In the leadership team she developed for her college, Dr. Bethune also sought to model such inclusivity and such abolition of racial lines. Dr. Bethune’s leadership team deliberately brought together people from across racial lines. She stressed the need for her students to be taught by people from all racial backgrounds, from all walks of life, since they would be functioning in a pluralistic society.

As the story from Daytona Beach that begins this posting illustrates, Florida still struggles, along with the rest of the nation, to build participatory democracy. Racial divisions remain strong in Daytona Beach, and in many parts of Florida.

As I have noted before, Bishop Timothy Whitaker, bishop of the Florida United Methodist Conference which sponsors Bethune-Cookman University, has a premier chance today to develop a model that would put into practice the recent UMC General Conference’s challenge to Methodists to educate themselves and others about discrimination. The university founded by Mary McLeod Bethune, which is under Bishop Whitaker’s pastoral jurisdiction, offers a rich opportunity for Bishop Whitaker and Florida Methodists to develop workshops and educational programs that explore marginalization and its effects in Florida communities.

With the heritage bequeathed by its founder, Bethune-Cookman University can continue to play a significant role in modeling participatory democracy and in educating for participatory democracy both locally and internationally. The recent decision of the United Methodist Church to place the current president of Bethune-Cookman University, Dr. Trudie Kibbe Reed, on its University Senate is another opportunity for Dr. Bethune's university to demonstrate to the church at large what Dr. Bethune’s legacy means in practice. Dr. Trudie Kibbe Reed is a distinguished African-American educator and a Methodist leader. Her placement on this important Methodist university body holds much promise to bring the legacy of Dr. Bethune into a wider community.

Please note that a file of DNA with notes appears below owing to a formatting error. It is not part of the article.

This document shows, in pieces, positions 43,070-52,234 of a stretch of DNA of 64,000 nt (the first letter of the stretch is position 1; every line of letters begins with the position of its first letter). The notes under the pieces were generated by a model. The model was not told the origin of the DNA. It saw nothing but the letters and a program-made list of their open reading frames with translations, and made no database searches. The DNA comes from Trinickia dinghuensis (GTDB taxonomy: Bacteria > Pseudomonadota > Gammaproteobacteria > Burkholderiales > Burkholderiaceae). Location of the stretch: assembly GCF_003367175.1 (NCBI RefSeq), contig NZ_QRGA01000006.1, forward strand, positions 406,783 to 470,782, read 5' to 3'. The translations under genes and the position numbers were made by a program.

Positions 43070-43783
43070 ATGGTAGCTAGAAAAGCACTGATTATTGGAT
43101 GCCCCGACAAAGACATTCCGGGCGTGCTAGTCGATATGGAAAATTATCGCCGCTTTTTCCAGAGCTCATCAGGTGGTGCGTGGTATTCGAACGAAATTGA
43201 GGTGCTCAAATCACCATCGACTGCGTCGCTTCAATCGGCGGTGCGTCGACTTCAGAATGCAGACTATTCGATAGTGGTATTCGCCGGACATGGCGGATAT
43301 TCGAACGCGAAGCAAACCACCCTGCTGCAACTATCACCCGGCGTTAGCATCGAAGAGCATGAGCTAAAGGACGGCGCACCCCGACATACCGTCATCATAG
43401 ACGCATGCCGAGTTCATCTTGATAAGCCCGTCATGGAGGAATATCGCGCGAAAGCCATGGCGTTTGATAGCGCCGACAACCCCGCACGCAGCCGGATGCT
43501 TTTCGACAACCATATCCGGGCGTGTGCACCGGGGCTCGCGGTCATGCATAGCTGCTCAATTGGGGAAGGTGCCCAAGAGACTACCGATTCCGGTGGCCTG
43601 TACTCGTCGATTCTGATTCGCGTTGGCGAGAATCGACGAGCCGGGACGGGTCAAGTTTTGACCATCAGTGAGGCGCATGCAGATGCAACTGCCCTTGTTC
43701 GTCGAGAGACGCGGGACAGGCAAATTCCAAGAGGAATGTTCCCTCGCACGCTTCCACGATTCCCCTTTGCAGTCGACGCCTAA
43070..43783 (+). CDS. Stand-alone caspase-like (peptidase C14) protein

As the story of Mr. Cosby’s horrific assault on Ms. Cato indicates, we have much work to do—and Florida has much work to do—to overcome violence against minorities in our communities. What better way to begin the process than by following the path set before us by Mary McLeod Bethune—by developing safe spaces to bring various communities together for dialogue; by developing inclusive structures of educational leadership that model the kind of inclusivity we seek to teach students; and by moving our churches’ rhetoric about social healing beyond the rhetorical level to actual practice?

And, it goes without saying, such new models of educational leadership in church-sponsored colleges and universities absolutely have to deal with questions of marginalization due to sexual orientation. I’m reminded of this crucial need in Florida by a recent email I received from Chuck Wolfe, president of Victory Fund, a Florida political organization committed to pursuing rights for the LGBT community in Florida.

The email I received begins by stating,

Not every state with a big LGBT community is friendly to LGBT rights. Take Florida – where it’s still legal to fire employees based on sexual orientation or gender identity alone. Gays and lesbians also can’t adopt, and committed same-sex couples have zero partnership rights.

Perhaps it’s no coincidence then that Florida is the largest state to have never elected an openly LGBT state legislator.

There’s work to do in Florida. I’m pleased that the school founded by Dr. Mary McLeod Bethune is on the scene, continuing to embody the ideals of Dr. Bethune. I encourage Bishop Whitaker and Dr. Trudie Kibbe Reed to continue developing Dr. Bethune’s educational model for a local community in which the need is obviously so acute. With the historic first represented by Mr. Obama's bid for the presidency, we have a chance today for a renewed dialogue about race (and other forms of marginalization) in American democracy. Institutions like Bethune-Cookman University, with the rich legacy of Mary McLeod Bethune, have a singular opportunity to contribute to this dialogue.